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Home » United Kingdom » Supreme Court Cases » FA (Iraq) (FC) v Secretary of State for the Home Department.

FA (Iraq) (FC) v Secretary of State for the Home Department.

FA (Iraq) (FC) v Secretary of State for the Home Department.

before

Lord Phillips, President
Lord Hope, Deputy President
Lord Brown
Lord Kerr
Lord Dyson

JUDGMENT GIVEN ON

25 May 2011

Heard on 23 and 24 February 2011

Appellant
Tim Eicke QC
Alan Payne
(Instructed by Treasury Solicitors)
Respondent
Raza Husain QC
Takis Tridimas
Nick Armstrong
(Instructed by Immigration Advisory Service)

LORD KERR, DELIVERING THE JUDGMENT OF THE PANEL

Introduction

  1. FA is an Iraqi national who was born on 21 October 1991. He arrived in the United Kingdom on 21 August 2007 when he was 15 years old. He was not accompanied. He applied for asylum. On 9 October 2007 the Secretary of State refused the application. The evidence that FA had supplied in support of his claim was deemed not to be credible.
  1. Having refused FA asylum, the Secretary of State then considered whether he qualified for humanitarian protection and/or discretionary leave to remain in the United Kingdom. Humanitarian protection in this context is the domestic means of providing the ‘subsidiary protection’ which Council Directive 2004/83/EC of 29 April 2004 (the Qualification Directive) requires to be given to certain third country nationals or stateless persons. It was decided that FA did not qualify for humanitarian protection. He was granted discretionary leave to remain, however, limited in time until he was seventeen years and six months old.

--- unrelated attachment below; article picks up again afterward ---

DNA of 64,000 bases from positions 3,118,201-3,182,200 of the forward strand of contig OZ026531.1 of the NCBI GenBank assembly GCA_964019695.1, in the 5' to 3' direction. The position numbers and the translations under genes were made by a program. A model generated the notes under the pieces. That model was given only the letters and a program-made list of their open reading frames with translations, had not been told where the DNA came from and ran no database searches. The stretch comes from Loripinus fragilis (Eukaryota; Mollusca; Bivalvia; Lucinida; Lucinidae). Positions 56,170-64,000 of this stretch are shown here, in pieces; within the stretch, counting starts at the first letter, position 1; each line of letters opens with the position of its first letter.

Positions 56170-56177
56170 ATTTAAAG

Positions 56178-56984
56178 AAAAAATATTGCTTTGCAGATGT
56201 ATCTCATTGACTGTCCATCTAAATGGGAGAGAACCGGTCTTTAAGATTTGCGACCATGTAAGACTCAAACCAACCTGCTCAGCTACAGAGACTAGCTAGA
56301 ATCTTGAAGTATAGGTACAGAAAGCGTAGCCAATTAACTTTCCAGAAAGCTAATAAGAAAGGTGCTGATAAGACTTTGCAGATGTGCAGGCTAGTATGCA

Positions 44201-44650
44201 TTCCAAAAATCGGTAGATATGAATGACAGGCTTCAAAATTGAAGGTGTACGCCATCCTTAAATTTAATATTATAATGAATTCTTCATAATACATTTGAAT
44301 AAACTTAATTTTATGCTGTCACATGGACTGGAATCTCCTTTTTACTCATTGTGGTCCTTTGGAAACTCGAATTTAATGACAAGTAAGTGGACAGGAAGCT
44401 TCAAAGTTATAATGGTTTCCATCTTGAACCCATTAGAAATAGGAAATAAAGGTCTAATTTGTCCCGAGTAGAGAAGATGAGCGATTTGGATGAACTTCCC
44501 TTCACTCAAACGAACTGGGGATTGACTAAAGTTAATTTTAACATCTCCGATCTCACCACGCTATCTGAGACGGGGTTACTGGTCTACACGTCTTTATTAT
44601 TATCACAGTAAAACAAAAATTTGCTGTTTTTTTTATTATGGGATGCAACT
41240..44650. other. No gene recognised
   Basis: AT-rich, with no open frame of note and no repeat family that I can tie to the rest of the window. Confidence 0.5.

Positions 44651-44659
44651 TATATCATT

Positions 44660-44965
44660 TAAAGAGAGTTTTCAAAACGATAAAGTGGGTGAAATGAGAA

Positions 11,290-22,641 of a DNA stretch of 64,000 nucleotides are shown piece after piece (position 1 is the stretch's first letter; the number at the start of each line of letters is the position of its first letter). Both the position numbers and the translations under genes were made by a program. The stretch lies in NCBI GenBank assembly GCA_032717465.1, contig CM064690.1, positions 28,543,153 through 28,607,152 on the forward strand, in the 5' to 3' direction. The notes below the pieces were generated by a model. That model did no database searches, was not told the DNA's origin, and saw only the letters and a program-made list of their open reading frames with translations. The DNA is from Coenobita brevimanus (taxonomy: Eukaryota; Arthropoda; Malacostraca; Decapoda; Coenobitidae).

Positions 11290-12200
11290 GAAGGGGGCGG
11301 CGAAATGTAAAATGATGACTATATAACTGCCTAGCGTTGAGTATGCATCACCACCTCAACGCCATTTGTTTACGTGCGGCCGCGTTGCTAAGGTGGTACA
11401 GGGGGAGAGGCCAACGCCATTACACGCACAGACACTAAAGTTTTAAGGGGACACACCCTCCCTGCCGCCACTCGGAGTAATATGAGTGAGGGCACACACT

1. As he was entitled to under section 83(2) of the Nationality, Immigration and Asylum Act 2002 (the 2002 Act), FA appealed to the Asylum and Immigration Tribunal (AIT) against the refusal of his claim for asylum. Included in the grounds of appeal, however, were claims that FA’s rights under articles 2, 3 and 5 of the European Convention on Human Rights and Fundamental Freedoms would be contravened if he was removed from the United Kingdom to Iraq. It was also averred that he might suffer serious harm as defined in the Qualification Directive. FA’s appeal was dismissed by Immigration Judge (IJ) Jhirad. The dismissal was said to be on asylum grounds and humanitarian protection grounds.
  1. FA applied to AIT for a reconsideration of his appeal. Senior Immigration Judge (SIJ) Mather ordered that there should not be reconsideration of his appeal on asylum grounds but that the issue of whether there would be a “serious and individual threat to his life by reason of indiscriminate violence during internal armed conflict” should be reconsidered. SIJ Mather felt that IJ Jhirad may not have considered whether there was a risk of serious harm under the Qualification Directive and para 339 of the Immigration Rules which incorporates into domestic law the subsidiary protection provisions of the Qualification Directive.
  2. When the reconsideration application came on for hearing, AIT (IJs Lobo and Cohen) held that the original appeal before IJ Jhirad should have been confined to the refusal of the asylum claim. In their view, no appeal was available to FA in relation to human rights claims or humanitarian protection grounds under section 83 of the 2002 Act. That section provided for an appeal against the refusal of the application for asylum only. On that account, AIT substituted IJ Jhirad’s decision with a dismissal of the original appeal on asylum grounds only.